I'm Scared, Part Two...

For the hearts of my sons.

What about your own kids?

It's muttered under someones breath or to my face at least once every other day.

My skin crawls; although I know 90% of the time, it's asked with good intentions.

But come closer...shhhh...I'll tell you a secret....

It's not about my boys; just like it's not about my fosters; just like it's not about me...

It's about my Savior.

I'm taking time to own some of the haunting quiet places of my soul this week.

It would be so much easier to continue meeting the demands of life, the needs, the wants, and to push my own chasms out of mind...

But increasingly I'm realizing, that unless I own my fear and brokenness, I have no need of being healed, no need of restoration.

The lives of my boys is one of my silent naggings.

We began this journey when they were so very young. Daniel doesn't remember a day without extra sisters and brothers crowding his life and style.

Through my lens, that is beautiful.

In the world's eyes, I'm serving my children an astounding disservice.

And the reality is, if you know my boys, you would know we're not at all together. There's some intense drama, disrespect, and a whole lot of this mess we call sin.

But is ministry about having it together and bringing your perfection as the answer to broken lives...

Or is ministry owning your brokenness, grasping the grace bestowed to you, and allowing this prism of redemption in your life ignite you to see and hope for what others could be with the fullness of Christ within them?

Knowing hope.

Displaying grace.

Acting as an agent of restoration.

Deep down, I acknowledge the reality that this journey messes with my boys. We've had to be intentional on so many levels. I quietly watch and wonder if our lifestyle will push them drastically to one end spiritually or another.

As homeschoolers, I'm often asked when we will let our kids taste of the "real" world, and to be honest, I laugh out loud, because my boys have already learned the realities of so many hard subjects in the context of our home. They're aware of social, criminal, relational and spiritual sins than many adults are unwilling to acknowledge, but we've been proactive in the stewardship of their hearts.

Because they are not ours. Their souls have been graced to us for a fleeting moment.

So in the sphere of this broken haven we call home, they've walked the road of hospitality, grief, sacrifice, hardships, flexibility...

They've learned early that God is not about their happiness, but about providing them joy as HIS story unfolds through their obedience for HIS glory.

I get to watch that.

Some parents wait 40 years before they ever are gifted with glimpses of these truths in their children's lives.

No, we still have a long way to go, and it's not the end of their stories by any means, but owning my fear of laying down the hearts of "my" three little Isaacs, demands I glorify His redemptive work taking place in them even now, renewing my faith once again.

Because He is Worthy ~


  1. Hi Catie, that must be hard, hearing folks question if your boys are okay, if this is all too much for them etc. I know in my heart of hearts, despite not knowing you in person that you and your husband ALWAYS consider your children in making decisions and your love for them is evident! I know (as you do) that most folks mean no harm in the questioning. I also know God will bless your family for being willing to go into the hard places. So few are willing and for those that do, the difference they can make is immeasurable! I know for myself, I'd have been soooo FORTUNATE and BLESSED if I'd had to go into foster care and had you and your husband or foster parents like you to help me through such a challenging time. I pray that the Lord continues to hold your family close and shepherd your hearts.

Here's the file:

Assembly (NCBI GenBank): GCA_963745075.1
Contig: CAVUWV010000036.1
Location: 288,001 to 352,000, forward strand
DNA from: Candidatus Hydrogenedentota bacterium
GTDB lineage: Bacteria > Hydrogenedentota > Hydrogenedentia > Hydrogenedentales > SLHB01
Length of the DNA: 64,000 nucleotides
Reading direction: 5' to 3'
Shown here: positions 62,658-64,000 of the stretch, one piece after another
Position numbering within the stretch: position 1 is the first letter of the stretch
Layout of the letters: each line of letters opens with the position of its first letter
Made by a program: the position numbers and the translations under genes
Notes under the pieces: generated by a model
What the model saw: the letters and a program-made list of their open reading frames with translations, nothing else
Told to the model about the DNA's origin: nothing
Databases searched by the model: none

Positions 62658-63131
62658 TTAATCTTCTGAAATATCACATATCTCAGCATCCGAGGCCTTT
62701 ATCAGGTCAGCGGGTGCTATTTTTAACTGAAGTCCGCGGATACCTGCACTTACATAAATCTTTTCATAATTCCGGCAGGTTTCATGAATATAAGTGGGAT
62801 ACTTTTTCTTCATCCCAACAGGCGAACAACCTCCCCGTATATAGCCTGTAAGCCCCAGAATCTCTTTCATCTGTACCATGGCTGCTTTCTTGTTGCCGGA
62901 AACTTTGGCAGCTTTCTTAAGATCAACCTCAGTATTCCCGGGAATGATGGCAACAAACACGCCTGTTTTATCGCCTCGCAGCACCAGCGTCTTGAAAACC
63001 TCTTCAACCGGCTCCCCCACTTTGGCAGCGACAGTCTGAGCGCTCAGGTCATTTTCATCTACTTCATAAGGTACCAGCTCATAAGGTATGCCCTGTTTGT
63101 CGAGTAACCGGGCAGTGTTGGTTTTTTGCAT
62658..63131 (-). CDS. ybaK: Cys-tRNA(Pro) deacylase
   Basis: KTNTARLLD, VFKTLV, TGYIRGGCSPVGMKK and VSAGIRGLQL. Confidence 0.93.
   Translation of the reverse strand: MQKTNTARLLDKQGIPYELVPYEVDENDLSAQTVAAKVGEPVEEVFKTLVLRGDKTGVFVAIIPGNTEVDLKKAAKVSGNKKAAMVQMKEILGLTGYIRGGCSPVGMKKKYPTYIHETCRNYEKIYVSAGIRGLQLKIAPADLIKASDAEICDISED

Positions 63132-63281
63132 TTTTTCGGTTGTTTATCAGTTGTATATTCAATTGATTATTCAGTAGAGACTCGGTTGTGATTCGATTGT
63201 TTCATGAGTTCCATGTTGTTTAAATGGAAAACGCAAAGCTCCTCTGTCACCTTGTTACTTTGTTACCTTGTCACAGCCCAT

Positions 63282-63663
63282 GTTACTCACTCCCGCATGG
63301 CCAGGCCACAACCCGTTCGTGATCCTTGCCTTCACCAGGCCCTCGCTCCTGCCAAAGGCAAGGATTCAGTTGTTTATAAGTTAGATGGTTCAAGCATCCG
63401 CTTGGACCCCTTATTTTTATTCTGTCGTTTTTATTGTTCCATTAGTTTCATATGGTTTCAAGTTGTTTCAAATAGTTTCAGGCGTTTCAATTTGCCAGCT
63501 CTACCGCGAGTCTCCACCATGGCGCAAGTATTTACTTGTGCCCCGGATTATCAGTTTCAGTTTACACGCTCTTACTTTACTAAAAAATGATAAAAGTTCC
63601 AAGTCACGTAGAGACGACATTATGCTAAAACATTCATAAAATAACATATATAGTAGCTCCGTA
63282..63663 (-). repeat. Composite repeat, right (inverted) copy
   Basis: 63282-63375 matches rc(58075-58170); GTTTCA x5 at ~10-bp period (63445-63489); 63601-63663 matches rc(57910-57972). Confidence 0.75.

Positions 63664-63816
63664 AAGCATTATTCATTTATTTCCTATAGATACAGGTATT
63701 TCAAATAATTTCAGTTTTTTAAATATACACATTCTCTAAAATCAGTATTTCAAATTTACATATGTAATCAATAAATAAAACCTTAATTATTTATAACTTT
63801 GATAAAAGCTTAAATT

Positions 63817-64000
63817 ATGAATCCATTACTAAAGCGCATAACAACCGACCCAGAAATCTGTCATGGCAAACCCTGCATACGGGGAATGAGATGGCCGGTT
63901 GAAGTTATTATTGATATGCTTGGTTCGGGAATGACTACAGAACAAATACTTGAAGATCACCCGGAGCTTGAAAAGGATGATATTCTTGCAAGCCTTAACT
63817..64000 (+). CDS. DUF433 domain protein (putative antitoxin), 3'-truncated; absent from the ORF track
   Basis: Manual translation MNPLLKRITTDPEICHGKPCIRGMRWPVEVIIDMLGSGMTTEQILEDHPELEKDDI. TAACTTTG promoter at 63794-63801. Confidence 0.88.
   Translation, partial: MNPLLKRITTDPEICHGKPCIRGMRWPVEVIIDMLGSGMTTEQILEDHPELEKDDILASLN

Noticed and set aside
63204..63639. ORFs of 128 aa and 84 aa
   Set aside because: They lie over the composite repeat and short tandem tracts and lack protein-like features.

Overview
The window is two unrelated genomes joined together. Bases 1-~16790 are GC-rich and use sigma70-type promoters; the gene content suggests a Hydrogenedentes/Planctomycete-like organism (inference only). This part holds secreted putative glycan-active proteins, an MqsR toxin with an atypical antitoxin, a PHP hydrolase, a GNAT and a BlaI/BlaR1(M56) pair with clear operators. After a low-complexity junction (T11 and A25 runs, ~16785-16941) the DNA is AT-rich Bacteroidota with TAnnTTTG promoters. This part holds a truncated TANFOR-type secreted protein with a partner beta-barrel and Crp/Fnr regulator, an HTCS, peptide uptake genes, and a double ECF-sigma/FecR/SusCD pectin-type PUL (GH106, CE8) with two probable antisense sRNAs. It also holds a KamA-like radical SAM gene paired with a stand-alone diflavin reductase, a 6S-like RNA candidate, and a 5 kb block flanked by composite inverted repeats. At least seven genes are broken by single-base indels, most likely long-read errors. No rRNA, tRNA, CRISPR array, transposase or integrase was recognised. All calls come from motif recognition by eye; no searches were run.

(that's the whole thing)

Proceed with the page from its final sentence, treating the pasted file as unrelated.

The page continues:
2. My parents began doing foster care when I was 6 years old and continued for 23 years, until my mom died suddenly this past May. I remember crying myself to sleep as I grieved little ones who had left our home. My mom worried that she'd scarred me for life. And she had. But scars are not always bad things. My heart was forever changed by loving those babies and watching my parents love them. I grew up knowing Jesus, not just because my parents told me stories about Him, but because they brought Him into my house. I watched my parents invite Him in, clothe Him, and care for Him when He was hurting. And if your family is anything like mine, your boys aren't just watching . . . they're doing it, too! They're loving the least of these because you're showing them that's where Jesus is. I could list a million reasons why I think bringing foster children into your home is beneficial for your birth children, but this is the most important one: you're helping them see JESUS. You're a wonderful mom.

  3. I am now 51 years old. When I was 10, a social worker came to our school and explained the concept of foster care in homes (a new concept in the early 70's). I knew my calling at that moment. I told my parents and they became a foster family. I was a foster sibling to over 21 children over the next 10 years. About 3 years ago, a therapist innocently said to me, "You have experienced a great deal of loss in your childhood." I literally burst into tears. But they were not tears of sadness. At that moment, I recognized that what other people saw as LOSS, I saw as GAIN. The opportunity to participate in these children's lives - even as a young child myself - was a tremendous benefit to me. As an adult, I have continued to pursue my calling. And although worldly losses occur daily - my heart sees gain. So, when people ask me, "How can you do this to your children?" My response is, "How can I NOT give my children this gift?"